Please note, this isn’t a complete list. It’s just a quick guide I compiled for introductory reasons. If you have suggestions or better resources, feel free to email or Tweet me (@nicolegkurtz).
Afrofuturism-Afrofuturism is a literary and cultural aesthetic that combines elements of science fiction, historical fiction, fantasy, Afrocentricity, and magic realism with non-Western cosmologies in order to critique not only the present-day dilemmas of people of color, but also to revise, interrogate, and re-examine the historical events of the past. First coined by Mark Dery in 1993, and explored in the late 1990s through conversations led by scholar Alondra Nelson.
Steamfunk-is defined as a philosophy or style of writing and visual aesthetic that combines the African and / or African American culture and approach to life with that of the steampunk philosophy and/or steampunk fiction and cosplay.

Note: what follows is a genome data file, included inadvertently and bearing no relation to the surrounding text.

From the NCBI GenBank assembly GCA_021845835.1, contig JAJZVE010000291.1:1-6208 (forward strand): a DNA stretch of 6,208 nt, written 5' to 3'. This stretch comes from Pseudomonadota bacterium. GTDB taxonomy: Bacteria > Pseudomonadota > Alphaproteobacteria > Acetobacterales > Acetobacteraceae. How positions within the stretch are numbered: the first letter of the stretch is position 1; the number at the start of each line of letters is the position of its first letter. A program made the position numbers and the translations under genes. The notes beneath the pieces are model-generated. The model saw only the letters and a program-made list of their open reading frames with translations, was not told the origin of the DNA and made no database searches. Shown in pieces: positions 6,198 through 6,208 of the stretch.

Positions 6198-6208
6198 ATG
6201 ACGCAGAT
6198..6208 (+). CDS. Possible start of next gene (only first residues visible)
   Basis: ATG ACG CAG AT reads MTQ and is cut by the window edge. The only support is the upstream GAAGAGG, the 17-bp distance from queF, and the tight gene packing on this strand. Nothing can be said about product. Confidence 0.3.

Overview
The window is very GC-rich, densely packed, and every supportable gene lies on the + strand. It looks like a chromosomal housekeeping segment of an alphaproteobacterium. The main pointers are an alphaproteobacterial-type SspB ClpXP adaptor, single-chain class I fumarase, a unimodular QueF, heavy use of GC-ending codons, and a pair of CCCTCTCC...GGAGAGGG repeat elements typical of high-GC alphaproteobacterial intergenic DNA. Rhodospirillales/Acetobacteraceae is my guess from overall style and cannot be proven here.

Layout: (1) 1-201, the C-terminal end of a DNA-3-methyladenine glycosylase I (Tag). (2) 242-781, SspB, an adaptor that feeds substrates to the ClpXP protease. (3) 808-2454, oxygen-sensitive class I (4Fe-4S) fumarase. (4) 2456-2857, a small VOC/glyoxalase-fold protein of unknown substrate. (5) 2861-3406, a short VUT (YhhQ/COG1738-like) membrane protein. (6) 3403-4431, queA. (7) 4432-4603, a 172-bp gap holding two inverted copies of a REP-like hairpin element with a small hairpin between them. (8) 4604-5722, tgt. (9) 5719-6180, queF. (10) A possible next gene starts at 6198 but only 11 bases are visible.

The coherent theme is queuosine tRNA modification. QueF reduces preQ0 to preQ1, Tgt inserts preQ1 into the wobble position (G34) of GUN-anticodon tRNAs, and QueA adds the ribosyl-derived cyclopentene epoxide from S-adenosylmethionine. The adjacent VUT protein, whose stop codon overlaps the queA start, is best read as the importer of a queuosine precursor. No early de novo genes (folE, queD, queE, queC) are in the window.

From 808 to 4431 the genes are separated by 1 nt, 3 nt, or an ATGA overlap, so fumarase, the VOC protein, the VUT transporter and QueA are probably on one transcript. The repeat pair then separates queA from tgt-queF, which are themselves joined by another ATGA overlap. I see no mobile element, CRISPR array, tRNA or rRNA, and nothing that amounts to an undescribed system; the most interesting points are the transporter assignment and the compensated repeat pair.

Black Twitter- a cultural identity on the Twitter social network focused on issues of interest to the black community, particularly in the United States.
October is Black Speculative Fiction Month! To celebrate, each Friday in October will be Pulp Fiction Friday. Authors will contribute a post discussing pulp, mystery, spies, and whodunits in the realms of science fiction and speculative. Welcome to Balogun Ojetade!
Q: What is pulp? What makes it different from other genres?
Answer: Some of you are saying “If not the movie by Quentin Tarantino, then what in the hell is Pulp?”
Is it that nasty, fibrous stuff I hate in my orange juice, but my wife always buys, because – for some odd reason – she loves it?
Q: What is Pulp?
Is it that early 80s British alternative rock band who sounded like a hybrid of David Bowie and The Human League?
Q: What is Pulp?
Think adventure, exotic settings, femme fatales and non-stop action. Think larger-than-life heroes, such as Doc Savage, The Shadow, Marv, from Sin City and Indiana Jones.
The genre gets its name from the adventure fiction magazines of the 1930s and 1940s.
Pulp includes Horror, Science Fiction, Fantasy, Mystery, Western, Fight Fiction and other genres, but what sets pulp apart are its aforementioned fast-pace, exotic locales, linear – but layered – plots, its two-fisted action….and those characters! Larger than life, loud, bombastic, often arrogant, sexy, outrageous and oh so violent…